Monday, May 4, 2015

The Uncontainable Spirit


Every once in a while, all of the readings fall into place. For me, it’s a good feeling to start Monday morning by reading the lessons for the upcoming Sunday and feel a clear connection between them. The danger, though, is in plowing ahead through the week without listening for how the Spirit might be convincing me otherwise. But, for now, I hear a single voice calling out from the lectionary, and I want to explore it here with the hope that my ability to hear that voice will be refined over the coming days.

In these first moments of sermon prep, I’m drawn deeply to Acts 10:44-48. It’s a short, epiphanic moment that brings clarity to Peter and others. For starters, go read the rest of Acts 10. It’s one of the most exciting, powerful, theologically significant passages in scripture—perhaps even in all of literature. It’s the story of the Holy Spirit connecting Jewish-minded Peter with the God-loving Gentile Cornelius through parallel visions. Once connected, Peter, on behalf of the whole church, discovers that God is working in unexpected ways—ways that transcend ethno-religious boundaries. The authors of the lectionary, however, have distilled all of that story down to a simple moment of clarity: “Can anyone withhold the water for baptizing these people who have received the Holy Spirit just as we have?”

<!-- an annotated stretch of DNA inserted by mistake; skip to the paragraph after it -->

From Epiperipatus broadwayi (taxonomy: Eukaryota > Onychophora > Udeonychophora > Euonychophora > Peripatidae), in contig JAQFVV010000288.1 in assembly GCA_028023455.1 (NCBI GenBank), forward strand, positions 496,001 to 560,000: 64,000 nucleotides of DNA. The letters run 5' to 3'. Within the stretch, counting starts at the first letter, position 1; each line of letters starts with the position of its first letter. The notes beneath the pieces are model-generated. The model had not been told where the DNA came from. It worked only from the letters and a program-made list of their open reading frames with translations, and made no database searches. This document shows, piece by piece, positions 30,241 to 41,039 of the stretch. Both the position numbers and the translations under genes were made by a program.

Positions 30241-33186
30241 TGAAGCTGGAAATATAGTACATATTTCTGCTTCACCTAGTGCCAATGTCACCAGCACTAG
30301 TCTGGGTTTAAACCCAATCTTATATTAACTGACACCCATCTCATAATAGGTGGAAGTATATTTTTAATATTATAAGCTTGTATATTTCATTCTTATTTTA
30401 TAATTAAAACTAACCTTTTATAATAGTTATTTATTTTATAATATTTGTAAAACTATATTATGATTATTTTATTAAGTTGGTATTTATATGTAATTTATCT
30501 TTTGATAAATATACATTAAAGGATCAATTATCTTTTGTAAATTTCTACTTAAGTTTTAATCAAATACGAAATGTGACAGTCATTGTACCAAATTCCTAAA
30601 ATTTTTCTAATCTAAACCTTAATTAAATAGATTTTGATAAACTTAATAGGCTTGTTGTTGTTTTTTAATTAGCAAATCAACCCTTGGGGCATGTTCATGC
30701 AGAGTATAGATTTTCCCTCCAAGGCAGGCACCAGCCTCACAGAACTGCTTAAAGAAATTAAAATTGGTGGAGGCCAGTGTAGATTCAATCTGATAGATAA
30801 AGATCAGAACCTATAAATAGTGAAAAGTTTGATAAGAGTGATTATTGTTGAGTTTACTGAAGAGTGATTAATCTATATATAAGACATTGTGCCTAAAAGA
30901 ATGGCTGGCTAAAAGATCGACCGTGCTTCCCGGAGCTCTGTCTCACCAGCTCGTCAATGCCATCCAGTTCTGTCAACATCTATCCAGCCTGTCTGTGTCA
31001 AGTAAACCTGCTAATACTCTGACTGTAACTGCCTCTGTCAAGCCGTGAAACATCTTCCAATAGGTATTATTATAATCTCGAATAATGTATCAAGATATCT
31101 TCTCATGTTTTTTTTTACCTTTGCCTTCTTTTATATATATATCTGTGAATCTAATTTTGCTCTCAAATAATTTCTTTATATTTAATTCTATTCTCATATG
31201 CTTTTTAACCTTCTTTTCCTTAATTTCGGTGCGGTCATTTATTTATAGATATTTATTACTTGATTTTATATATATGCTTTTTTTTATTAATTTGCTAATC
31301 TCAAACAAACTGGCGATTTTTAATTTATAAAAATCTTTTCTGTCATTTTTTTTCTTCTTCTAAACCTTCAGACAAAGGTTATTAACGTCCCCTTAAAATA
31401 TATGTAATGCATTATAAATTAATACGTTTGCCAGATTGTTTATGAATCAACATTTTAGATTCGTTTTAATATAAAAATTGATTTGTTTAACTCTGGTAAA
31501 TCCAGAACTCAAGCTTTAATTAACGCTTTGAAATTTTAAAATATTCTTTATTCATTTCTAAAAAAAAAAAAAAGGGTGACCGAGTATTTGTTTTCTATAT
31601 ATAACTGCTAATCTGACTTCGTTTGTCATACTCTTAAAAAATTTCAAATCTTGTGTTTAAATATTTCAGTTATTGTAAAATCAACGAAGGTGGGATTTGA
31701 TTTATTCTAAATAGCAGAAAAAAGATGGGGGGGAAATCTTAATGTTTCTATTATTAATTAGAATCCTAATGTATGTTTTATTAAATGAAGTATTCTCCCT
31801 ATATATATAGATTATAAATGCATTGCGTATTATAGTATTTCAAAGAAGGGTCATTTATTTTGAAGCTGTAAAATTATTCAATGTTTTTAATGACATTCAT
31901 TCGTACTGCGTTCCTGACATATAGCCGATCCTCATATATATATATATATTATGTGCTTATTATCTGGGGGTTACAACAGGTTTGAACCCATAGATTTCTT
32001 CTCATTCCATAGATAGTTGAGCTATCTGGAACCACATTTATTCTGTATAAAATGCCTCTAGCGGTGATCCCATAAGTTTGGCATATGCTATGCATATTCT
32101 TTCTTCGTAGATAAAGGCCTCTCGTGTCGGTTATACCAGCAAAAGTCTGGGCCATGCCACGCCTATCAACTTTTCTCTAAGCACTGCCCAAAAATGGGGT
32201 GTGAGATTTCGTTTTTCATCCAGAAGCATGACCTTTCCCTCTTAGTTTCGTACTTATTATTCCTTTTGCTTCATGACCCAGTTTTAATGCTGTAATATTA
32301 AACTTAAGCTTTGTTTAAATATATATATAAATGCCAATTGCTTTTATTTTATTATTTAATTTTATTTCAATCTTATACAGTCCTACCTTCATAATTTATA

That’s a powerful question, and it’s one that reaches out into the present day with as much power as it held in the first century. Baptism is our symbol of full inclusion into the life of the church. It’s how we say to someone and to the world, “You belong to God.” Peter and his contemporaries wrestled with the question of what it takes to belong to the Jesus movement. Baptism is the culmination of that belongingness. Surely there are steps to take before the ritual inclusion is expressed. What about conversion to Judaism? What about keeping kosher? What about circumcision? Shouldn’t all of those things happen first—before someone can become a true disciple of Jesus? But God didn’t wait, did he? The power of the Holy Spirit had already fallen upon these Gentiles. The evidence is plain. It doesn’t matter what the rulebook says. It doesn’t matter whether it makes sense. If God has demonstrated his inclusion of these Gentiles, who can even hesitate to administer baptism? No one, of course.

This passage is the confrontation of human expectations with God’s power. In the church, we are supposed to be vehicles or vessels for God’s power. Too often, however, I’m afraid we act as dispensers or regulators of the uncontainable power of God. I’m sorry, madam, but we have policies and procedures for things like that. But who can stand in the way of God? No one, of course. So shouldn’t we get out of the way and celebrate it?

As the collect for Sunday states, God has “prepared for those who love [him] such good things as surpass our understanding.” We start with that premise. As people of God, we begin in that place that acknowledges that God’s power cannot be contained. As Christians, it isn’t our job to portion out God’s power and blessing. It is our duty to recognize it, draw attention to it, promote it, and confirm it. God isn’t waiting on us to develop a protocol, and he isn’t holding back his Spirit because our old institutions haven’t adapted yet. God is working in our lives, in the church, and in the world in bold and powerful ways. If the church doesn’t embrace those ways, then others will. And the true church is the one that is filled with God’s Spirit.

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